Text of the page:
News archive

December 2017

Friday, 29 December 2017

2017- Our year in review

2017- Our year in review


2017 got off to a spectacular start as we experienced first-hand the Waxwing Winter. This was one of the few winters that these exotic-looking birds arrive en masse from their breeding grounds in Scandinavia and we were lucky enough to find a flock of over 40 on our way back from Cliffe Pools in North Kent.


In February another rare winter visitor took centre stage. During our trip to Abberton Reservoir in Essex we could scarcely believe our good fortune when we came across seven smews. The males were the purest of whites, with delicate black lines. And as dusk approached, a barn owl floated past us, hunting low over the countryside.

We also enjoyed presentations from Bob Francis, on the wildlife of Canada, and David Linstead, who presented an entertaining seabird soap opera from the Farne Islands.

This month also saw the launch of our Facebook page. This has been a great way to share news and photos from our Group and about wildlife in Bromley. Thanks for all your likes and comments!


March is an exciting month for birdwatching as our resident male birds start to establish their territory and try to attract a mate. This was much in evidence during our walk in the spring sunshine around Well Wood. Buzzards performed their acrobatic rollercoaster display flights, skylarks poured their songs down on us and the woods were filled with birdsong. Even a few butterflies had ventured out, confirming the impression that spring had truly sprung.

Our March talk took us on a journey further afield, to Bhutan, courtesy of Jeff Blincow. Jeff is an entertaining and knowledgeable speaker - it was great to hear from him and see his super images of the wildlife of this Himalayan kingdom.


Summer came early this year in Bromley, which was perfect for Heronwatch 2017. Heronwatch is our annual joint event with the Friends of Kelsey Park. We set up our stall overlooking the island that contains one of London's largest heronries. A constant stream of visitors in the hot weather were enthralled by the boisterous herons. Thanks to all our brilliant volunteers.


May is arguably the best month for birdwatching as birdsong reaches its peak, as we heard in our dawn chorus event in Chelsfield Green. There is no doubting the star vocalist of the season - we were serenaded around Fingringhoe Wick on the Essex coast by singing nightingales. This reserve is a stronghold for these birds but their numbers are in a worrying decline. Our visit to Fingringhoe and our trip to Pulborough Brooks in April were organised as part of the UK's first National Nightingale Festival, which aimed to raise awareness of these exceptional singers and their plight.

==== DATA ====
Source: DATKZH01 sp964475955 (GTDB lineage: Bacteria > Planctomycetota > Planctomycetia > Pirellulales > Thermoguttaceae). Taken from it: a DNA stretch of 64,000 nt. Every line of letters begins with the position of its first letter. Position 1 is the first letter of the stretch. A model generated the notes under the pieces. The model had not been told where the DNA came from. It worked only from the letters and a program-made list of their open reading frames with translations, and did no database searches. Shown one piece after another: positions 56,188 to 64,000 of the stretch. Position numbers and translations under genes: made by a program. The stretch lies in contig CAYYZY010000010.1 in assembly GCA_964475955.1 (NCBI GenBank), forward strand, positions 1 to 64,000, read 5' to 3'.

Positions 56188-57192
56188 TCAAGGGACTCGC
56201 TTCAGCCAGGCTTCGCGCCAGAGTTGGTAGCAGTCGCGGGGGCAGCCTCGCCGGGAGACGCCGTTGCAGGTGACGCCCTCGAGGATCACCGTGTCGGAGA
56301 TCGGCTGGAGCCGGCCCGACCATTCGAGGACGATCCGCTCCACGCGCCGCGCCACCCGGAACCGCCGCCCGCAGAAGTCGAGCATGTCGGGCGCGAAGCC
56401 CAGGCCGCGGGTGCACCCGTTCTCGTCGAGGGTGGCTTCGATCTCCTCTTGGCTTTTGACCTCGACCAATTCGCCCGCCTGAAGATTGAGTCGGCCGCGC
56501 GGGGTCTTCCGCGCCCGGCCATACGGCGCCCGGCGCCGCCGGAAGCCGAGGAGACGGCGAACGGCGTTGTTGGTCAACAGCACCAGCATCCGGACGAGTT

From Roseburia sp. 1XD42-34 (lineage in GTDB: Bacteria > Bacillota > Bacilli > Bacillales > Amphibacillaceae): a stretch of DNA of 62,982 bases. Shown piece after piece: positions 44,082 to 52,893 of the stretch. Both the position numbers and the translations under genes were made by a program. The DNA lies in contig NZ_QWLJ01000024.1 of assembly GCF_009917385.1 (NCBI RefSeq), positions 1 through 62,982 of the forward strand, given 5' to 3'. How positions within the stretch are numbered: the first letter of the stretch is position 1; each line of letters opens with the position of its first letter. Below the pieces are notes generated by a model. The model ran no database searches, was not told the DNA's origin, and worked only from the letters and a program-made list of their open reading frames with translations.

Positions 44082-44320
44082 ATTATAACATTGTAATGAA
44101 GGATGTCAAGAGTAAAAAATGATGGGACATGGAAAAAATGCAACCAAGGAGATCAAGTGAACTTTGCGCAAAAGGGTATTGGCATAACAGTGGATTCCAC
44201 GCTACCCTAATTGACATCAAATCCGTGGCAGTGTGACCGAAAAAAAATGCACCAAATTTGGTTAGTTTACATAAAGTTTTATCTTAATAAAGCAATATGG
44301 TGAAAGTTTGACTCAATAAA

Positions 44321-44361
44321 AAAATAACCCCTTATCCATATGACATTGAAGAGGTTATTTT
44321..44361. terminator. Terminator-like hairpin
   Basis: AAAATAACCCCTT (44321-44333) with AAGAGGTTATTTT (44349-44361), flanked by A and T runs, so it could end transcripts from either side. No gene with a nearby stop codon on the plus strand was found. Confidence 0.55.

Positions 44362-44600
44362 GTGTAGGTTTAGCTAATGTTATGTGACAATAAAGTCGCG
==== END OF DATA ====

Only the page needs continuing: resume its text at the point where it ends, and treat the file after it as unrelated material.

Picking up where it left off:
We also celebrated our Group's 45th anniversary this month with an entirely coincidental trip to Birthday Wood, a little-known pocket of scenic beauty and biodiversity in the North Downs in south of our borough.


Alan Johnson, the RSPB's Conservation Manager for South East England, was the guest speaker at our AGM in June. It was great to hear how much work is being done to restore and create habitats for our region's most threatened wildlife.

Swallows stole the show on our local walk this month to Hawkwood. We're lucky that such a variety of urban and countryside birds can still be found in our borough - which is officially the greenest in London.


Our coach trip to RSPB Minsmere on the Suffolk coast gave us sun, scrapes and some stupendous seldom-seen shorebirds (try saying that quickly). This reserve really is teeming with wildlife and it's not difficult to see why the BBC based their Springwatch programme here for many years. There were too many highlights to mention but perhaps the best sighting was a purple heron - a very rare and spectacular bird.